SC rejected the interim report suggesting 27% reservations for OBC’S in Maharashtra local body elections.

The State Election Commission (SEC) was ordered by the Apex Court to not to act on the interim report and to hold elections without the 27 percent OBC quota. Justices AM Khanwilkar, Dinesh Maheshwari, and CT Ravikumar, held that the triple test set forth in Vikas Kishanrao Gawali v. State of Maharashtra must be met before OBCs are given seats in local bodies. In addition, the interim report stated that it was prepared in the absence of empirical study and research by the commission. The Supreme Court ordered the SEC to announce the election process in those local bodies where elections are late without delay, in accordance with the prohibition against making OBC reservations, because the interim report submitted by the SEC did not meet the triple-test.

Accepting highest bid by State in the auction, not mandatory: SC

The acceptance of the highest bid is conditional on confirmation by the responsible authority that is the best judge in the matter, ruled by the division bench of Justices Ajay Rastogi and Abhay S Oka. In particular, the Supreme Court stated that courts should exercise caution when interfering with executive decisions in economic and contractual concerns. In this case, the Apex court declared that until the confirmation letter is issued, no right exists under Punjab Package Deal Properties (Disposal) Rules if the public auction has been completed to the highest bidder.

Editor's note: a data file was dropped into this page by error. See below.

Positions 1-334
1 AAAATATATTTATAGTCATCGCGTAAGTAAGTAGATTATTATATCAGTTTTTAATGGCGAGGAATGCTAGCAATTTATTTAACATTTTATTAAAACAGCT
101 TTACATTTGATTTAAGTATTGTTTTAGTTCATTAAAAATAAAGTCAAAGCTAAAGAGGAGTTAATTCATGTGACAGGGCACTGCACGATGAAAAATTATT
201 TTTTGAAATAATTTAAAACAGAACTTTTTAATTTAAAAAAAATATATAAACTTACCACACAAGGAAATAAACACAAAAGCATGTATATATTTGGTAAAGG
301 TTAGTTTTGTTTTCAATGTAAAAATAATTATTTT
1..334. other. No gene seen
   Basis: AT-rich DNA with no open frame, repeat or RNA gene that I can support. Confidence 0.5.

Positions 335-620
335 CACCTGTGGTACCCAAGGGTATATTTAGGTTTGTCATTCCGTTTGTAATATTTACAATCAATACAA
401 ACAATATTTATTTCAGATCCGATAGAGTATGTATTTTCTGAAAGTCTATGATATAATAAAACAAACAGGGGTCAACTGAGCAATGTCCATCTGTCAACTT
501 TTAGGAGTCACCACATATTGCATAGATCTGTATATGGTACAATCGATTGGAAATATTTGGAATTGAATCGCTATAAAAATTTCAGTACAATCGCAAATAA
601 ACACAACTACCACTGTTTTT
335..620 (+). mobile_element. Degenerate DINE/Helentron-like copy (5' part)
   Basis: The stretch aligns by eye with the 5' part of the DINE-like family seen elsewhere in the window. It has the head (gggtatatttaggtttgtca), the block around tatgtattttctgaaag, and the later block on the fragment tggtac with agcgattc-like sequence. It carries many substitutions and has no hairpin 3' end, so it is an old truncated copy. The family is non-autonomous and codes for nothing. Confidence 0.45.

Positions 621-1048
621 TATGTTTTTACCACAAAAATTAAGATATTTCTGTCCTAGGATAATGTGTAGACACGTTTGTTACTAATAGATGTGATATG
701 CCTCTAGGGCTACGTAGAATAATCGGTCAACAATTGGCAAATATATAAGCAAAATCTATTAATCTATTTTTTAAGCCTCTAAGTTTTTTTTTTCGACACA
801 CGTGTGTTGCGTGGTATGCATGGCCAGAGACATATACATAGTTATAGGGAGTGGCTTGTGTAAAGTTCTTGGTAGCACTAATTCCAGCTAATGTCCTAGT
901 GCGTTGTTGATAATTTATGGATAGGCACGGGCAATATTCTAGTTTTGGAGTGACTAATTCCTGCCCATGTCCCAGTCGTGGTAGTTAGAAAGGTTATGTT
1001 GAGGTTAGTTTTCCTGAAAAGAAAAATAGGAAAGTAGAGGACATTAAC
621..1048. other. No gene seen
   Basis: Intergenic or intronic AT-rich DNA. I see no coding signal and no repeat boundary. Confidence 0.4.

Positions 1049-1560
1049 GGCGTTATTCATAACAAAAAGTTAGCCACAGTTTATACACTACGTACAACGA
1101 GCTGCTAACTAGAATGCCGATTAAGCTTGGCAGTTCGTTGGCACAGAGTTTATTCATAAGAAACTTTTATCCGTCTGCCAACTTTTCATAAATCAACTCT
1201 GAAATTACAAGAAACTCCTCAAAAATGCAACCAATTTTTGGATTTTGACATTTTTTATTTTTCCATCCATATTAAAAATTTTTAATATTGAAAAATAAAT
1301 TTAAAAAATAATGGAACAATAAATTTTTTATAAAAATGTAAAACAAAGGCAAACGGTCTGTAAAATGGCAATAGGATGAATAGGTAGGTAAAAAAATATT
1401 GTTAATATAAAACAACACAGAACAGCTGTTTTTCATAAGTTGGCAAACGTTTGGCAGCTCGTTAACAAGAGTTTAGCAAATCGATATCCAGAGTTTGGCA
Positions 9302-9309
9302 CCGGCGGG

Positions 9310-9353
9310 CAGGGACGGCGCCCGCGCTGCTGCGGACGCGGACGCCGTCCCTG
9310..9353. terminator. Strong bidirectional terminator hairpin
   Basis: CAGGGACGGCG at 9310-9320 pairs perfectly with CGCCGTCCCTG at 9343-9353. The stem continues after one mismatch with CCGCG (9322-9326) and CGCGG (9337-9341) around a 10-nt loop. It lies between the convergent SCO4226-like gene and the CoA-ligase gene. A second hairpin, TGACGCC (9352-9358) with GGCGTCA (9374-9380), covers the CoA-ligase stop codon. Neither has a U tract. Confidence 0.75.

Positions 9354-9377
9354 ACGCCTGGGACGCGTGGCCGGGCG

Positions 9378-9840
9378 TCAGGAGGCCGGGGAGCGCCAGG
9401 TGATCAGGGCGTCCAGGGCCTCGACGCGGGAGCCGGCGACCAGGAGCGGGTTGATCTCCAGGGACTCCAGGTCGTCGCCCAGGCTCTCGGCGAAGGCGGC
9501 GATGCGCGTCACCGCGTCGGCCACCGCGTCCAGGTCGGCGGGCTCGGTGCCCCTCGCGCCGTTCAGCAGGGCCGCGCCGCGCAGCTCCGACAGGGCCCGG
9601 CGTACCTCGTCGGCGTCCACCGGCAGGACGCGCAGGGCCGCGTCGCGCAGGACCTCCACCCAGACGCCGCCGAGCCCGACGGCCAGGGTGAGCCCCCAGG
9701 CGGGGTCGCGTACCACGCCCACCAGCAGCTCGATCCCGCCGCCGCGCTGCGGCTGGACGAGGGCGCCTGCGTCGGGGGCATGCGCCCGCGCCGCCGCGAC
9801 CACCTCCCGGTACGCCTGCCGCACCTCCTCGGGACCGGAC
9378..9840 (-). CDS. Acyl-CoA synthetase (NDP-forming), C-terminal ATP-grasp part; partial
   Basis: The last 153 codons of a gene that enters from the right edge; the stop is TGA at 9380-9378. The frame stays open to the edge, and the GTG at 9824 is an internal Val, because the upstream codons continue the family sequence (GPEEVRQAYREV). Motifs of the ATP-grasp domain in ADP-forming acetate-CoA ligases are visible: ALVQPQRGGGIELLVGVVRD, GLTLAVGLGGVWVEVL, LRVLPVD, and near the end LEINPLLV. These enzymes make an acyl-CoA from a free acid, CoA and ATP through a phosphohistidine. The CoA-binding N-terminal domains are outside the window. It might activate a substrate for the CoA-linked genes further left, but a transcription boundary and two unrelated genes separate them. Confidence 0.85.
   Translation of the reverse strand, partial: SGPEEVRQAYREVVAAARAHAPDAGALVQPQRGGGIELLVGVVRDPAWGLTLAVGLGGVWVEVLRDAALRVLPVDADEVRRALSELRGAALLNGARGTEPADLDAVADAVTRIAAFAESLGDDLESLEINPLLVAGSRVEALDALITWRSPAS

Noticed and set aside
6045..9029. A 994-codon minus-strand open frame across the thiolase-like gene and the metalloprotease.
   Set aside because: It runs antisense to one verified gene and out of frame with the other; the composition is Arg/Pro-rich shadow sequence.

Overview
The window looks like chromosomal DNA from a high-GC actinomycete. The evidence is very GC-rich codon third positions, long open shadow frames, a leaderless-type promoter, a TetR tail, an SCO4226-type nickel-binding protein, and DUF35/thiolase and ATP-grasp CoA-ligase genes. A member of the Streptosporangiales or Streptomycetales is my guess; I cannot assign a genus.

Case Name: State of Punjab and ors v. Mehar Din

SC rejected the interim report suggesting 27% reservations for OBC’S in Maharashtra local body elections.

The State Election Commission (SEC) was ordered by the Apex Court to not to act on the interim report and to hold elections without the 27 percent OBC quota. Justices AM Khanwilkar, Dinesh Maheshwari, and CT Ravikumar,  held that the triple test set forth in Vikas Kishanrao Gawali v. State of Maharashtra must be met before OBCs are given seats in local bodies. In addition, the interim report stated that it was prepared in the absence of empirical study and research by the commission. The Supreme Court ordered the SEC to announce the election process in those local bodies where elections are late without delay, in accordance with the prohibition against making OBC reservations, because the interim report submitted by the SEC did not meet the triple-test.

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Hi! I am Anubhuti Awasthi. I am pursuing B.A. LL.B (Hons) from Amity University, Lucknow. Reading and writing keep me alive. I like to explain legal concepts easily. I have a keen interest to take part in moot court competitions and public speaking. I've been an active volunteer of the human rights cause and have worked for it through the various initiatives led at my alma mater. No wonder I've continued to do intensive research and studies on human rights, socio-environmental issues, and criminology. I am driven to contribute my bit towards society at large, by using law as a weapon.